It all began with a soup kitchen.In the summer of 1982, two volunteers from St. John’s Episcopal Church in Glyndon, Helen Martien and Reverend Philip Roulette, approached Reverend Edwin Stube of St. Paul the Apostle Church on Washington Boulevard with their vision for a soup kitchen in one of the most under-served communities in Baltimore City and the nation: Washington Village, also known to locals as Pigtown. In September of the same year, Paul’s Place began serving soup and sandwiches twice a week.
Word spread quickly.Word spread quickly about the new soup kitchen, and soon, volunteer cooks from organizations of all denominations began preparing casseroles off-site to serve at Paul’s Place. A Hot Lunch program quickly developed at Paul’s Place where they also launched a summer camp for children in the community and other programs to address the needs of neighbors. By the end of its fifth year of service to the community, Paul’s Place had established a Nurses’ Clinic providing basic health screenings to homeless and uninsured community members. They also began distributing clothing and bags of food to people in the neighborhood. Paul’s Place continued to add programs and serve more people in need until the mid-1990s when Paul’s Place became homeless.
Paul’s Place GETS a new home.For two years, Paul’s Place distributed bag lunches from a storefront on Washington Boulevard while its volunteer leaders raised the funds needed to purchase and renovate a new home on Ward Street. In 1996, Paul’s Place opened its new Outreach Center at 1118 Ward Street and resumed the Hot Lunch program and its other programs. Three years later, a new wing of the Outreach Center opened and Paul’s Place began a strategic planning and community asset mapping process to determine Paul’s Place’s niche in the community and the direction of future programming.
Paul’s Place today.With nearly 40 years of service to the community, Paul’s Place now offers more than two dozen services and programs to low-income individuals and families in the Washington Village/Pigtown community. As we look to the future, Paul’s Place will continue to expand programming and partner with other organizations in our community to improve the quality of life in Washington Village/Pigtown.
Mail and Fax Solutions
Mail and fax solutions are free and open to the public at Paul's Place Monday through Friday from 8 a.m. to 2 p.m.
Health & Wellness Nurses Clinic
The Nurses' Clinic at Paul's Place serves the Pigtown neighborhood and surrounding communities with support for both short-term and long-term solutions to a wide range of medical, mental health, substance abuse, and clinical case management needs.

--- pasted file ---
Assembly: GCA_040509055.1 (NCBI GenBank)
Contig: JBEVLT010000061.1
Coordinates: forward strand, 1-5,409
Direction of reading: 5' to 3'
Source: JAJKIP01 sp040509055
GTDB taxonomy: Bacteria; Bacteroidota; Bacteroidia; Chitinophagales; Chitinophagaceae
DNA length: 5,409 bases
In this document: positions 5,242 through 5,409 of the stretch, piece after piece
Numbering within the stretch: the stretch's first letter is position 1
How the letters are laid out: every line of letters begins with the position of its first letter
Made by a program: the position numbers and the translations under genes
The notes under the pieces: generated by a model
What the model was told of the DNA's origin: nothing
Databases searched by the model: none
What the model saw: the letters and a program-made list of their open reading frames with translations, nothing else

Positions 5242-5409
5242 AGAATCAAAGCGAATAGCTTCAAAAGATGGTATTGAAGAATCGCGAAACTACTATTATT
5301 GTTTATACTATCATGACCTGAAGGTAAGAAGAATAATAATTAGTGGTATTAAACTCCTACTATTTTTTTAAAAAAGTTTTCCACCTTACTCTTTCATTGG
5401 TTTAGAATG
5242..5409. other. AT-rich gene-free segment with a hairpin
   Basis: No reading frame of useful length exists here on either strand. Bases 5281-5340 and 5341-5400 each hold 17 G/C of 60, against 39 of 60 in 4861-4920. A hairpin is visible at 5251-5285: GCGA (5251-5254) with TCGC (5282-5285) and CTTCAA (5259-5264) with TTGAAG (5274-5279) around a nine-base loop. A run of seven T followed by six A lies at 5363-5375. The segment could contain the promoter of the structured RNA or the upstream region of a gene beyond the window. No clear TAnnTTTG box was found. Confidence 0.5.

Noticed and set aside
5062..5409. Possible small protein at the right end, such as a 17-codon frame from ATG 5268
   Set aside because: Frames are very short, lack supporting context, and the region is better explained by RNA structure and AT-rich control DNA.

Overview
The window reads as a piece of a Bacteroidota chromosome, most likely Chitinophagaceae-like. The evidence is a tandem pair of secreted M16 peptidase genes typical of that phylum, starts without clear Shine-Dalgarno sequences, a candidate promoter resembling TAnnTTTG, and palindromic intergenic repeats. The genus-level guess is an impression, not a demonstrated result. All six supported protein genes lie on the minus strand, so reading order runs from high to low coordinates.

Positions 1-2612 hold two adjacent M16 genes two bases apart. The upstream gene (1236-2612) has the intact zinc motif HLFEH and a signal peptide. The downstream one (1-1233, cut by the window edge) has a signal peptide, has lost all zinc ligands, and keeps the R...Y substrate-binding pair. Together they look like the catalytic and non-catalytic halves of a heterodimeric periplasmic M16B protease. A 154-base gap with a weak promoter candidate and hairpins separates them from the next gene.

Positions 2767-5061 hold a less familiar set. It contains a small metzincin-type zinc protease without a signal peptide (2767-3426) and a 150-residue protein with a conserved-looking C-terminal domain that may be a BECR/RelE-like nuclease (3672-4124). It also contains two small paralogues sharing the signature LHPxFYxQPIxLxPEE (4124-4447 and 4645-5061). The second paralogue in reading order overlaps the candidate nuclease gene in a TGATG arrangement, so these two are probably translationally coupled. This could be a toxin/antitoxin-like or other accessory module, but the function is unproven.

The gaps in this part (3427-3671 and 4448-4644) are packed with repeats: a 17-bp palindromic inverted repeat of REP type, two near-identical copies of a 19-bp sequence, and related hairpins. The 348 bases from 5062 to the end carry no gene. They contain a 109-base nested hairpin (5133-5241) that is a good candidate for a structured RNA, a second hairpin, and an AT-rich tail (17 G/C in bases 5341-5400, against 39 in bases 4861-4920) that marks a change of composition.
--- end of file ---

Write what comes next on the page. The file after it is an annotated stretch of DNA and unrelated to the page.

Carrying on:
Paul's Place offers laundry services to any member of the public in need of a way to clean their clothing. Guests may have 2 loads of laundry washed each week at no charge.
Available for job searching, creating or updating your resume, housing searches, checking social media, one-on-one support in learning technical skills and so much more!
Emergency Food Pantry
Paul's Place offers an emergency food pantry to neighbors or families experiencing food insecurity.The pantry is stocked with non-perishable food items.
After School Programming
Paul's Place offers after-school programming for more than 125 elementary-aged students. Programming includes mentoring, homework assistance, academic and enrichment activities.
Paul’s Place provides towels, shampoo and conditioner, soap, razors, shaving cream, deodorant, toothbrushes, and toothpaste, so guests don’t have to carry toiletries on 15-minute bus rides to Paul’s Place from home.
Every year, about 1,800 men and women each save hundreds of dollars on clothing because they shop for clothing at Paul’s Place – important for families with tight budgets.
Soup Kitchen & Hot Lunch
Hot lunches are free and available to the public daily at Paul's Place between 11 a.m. and 12:30 p.m.
Peer Recovery Services
Paul's Place Peer Recovery Services include one-on-one support from others who have overcome addiction and homelessness who use their personal experiences to guide others with similar struggles.
One-on-one assistance with a case manager to access programs, gain community resources, and access referrals.
Employment resources and job readiness to help job seekers prepare for the job market.